– Case against Michigan community farm owner dropped, new charges emerge (The Washington Independent, July 15, 2011):
But Oak Park was not content to let sleeping dogs lie. They instead reinstated charges against Bass for failing to license her two dogs, reports the Detroit News. Failing to have a dog licensed is a misdemeanor with a penalty of up to 93-days in jail. However, most municipalities, Bass’ attorney Solomon Radner says, drop the charges when a suspect provides proof the dogs are licensed.
– Charges dropped against Oak Park woman over veggie garden (The Detroit News, July 14, 2011):
Oak Park— Charges against the woman who planted a vegetable garden in her front yard have been dropped, her attorney said Thursday.
But other charges against Julie Bass have been resurrected for not having licenses for her two dogs — even though she took care of that issue, lawyer Solomon Radner said.
“This is really nothing other than a personal vendetta against the Basses either because somebody doesn’t like them, or because they had the nerve to fight this unjust prosecution,” said Radner, who plans to file a motion to dismiss.
City officials could not be immediately reached for comment.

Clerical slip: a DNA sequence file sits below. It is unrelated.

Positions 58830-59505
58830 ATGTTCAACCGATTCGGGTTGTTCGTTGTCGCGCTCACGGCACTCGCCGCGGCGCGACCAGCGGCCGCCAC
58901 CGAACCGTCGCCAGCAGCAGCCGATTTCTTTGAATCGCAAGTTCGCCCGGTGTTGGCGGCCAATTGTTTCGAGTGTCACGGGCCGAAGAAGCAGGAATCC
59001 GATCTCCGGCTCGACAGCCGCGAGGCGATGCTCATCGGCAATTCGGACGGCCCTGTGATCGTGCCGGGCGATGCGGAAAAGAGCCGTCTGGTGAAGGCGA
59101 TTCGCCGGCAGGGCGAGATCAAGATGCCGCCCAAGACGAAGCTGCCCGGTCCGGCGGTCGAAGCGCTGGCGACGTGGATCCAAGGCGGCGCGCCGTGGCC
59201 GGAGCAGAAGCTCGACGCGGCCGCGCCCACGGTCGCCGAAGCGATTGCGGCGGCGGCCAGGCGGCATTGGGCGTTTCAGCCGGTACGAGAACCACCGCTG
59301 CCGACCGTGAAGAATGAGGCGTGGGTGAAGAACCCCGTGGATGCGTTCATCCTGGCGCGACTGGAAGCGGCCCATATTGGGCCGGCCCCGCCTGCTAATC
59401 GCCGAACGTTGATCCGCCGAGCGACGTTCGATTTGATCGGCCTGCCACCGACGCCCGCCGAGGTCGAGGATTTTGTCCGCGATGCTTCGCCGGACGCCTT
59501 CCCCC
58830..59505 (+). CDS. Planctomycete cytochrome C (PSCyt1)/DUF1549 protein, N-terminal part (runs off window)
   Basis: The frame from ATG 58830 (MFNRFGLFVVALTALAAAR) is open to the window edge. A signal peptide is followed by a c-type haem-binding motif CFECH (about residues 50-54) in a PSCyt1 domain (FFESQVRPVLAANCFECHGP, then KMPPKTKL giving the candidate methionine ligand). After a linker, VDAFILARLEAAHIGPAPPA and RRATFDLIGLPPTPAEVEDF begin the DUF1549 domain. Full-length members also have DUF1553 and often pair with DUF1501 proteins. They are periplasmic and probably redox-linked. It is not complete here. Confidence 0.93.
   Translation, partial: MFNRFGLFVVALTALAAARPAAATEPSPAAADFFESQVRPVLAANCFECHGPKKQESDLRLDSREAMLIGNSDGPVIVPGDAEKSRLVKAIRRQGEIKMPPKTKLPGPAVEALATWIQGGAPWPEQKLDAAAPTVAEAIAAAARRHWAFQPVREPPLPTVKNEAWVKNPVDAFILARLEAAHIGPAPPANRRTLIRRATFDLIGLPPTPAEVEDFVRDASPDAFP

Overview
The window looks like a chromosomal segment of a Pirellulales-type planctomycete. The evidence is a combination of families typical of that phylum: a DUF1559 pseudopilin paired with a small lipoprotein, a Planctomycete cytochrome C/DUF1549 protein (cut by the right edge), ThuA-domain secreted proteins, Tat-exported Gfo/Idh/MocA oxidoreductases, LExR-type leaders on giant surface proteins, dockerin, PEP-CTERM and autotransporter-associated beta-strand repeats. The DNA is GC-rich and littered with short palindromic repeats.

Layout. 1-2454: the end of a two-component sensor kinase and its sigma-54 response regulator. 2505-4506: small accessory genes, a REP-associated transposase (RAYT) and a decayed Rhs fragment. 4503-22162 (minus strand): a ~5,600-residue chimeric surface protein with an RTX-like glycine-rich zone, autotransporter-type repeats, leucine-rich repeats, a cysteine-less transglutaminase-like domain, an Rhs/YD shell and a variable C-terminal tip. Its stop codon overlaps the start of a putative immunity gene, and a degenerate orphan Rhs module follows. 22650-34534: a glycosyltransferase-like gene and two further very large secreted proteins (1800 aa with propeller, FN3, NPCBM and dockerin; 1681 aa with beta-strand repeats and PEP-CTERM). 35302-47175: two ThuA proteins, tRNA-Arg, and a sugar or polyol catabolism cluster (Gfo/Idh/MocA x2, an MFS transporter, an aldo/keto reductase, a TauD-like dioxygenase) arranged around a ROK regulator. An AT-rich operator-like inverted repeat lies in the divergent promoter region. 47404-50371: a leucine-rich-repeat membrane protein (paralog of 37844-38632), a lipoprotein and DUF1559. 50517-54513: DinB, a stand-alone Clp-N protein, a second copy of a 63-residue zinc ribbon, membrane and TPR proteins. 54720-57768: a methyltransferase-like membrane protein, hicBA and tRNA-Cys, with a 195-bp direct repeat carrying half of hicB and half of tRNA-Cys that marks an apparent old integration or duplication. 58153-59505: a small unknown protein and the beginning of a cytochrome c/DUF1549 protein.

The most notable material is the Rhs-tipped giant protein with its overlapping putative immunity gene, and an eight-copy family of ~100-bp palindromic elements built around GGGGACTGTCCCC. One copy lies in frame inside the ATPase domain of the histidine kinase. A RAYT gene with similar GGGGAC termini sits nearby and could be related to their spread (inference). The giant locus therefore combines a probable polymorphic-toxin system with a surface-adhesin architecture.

Bass was charged with a misdemeanor for growing cucumbers, tomatoes and other vegetables in raised beds in her front yard, leading to a blog and Facebook page — “Oak Park Hates Veggies.”
Last week, her plight went viral, gaining her an army of international supporters.
City officials — who were barraged with emails and even threatening phone calls — have since filed the paperwork to drop the charges without telling Bass, Radner said.
He wondered if they made the move to get the city out of the spotlight.
“Charges are dropped for the time being,” Radner said. “Based on the games the city has been playing, I would not put it past them to drop the charges just to get the media off their back.”
He reported Bass got licenses for her dogs after she was charged in June, and showed the paperwork to officials. Typically, cases are closed after the issue is addressed.
But Radner spoke to an Oak Park city attorney colleague who informed him that the dog license charge is not dead against Bass, something he called “a very dirty move.”
Misdemeanor charges — including failure to have a dog license — typically carry a 93-day jail sentence, Radner said.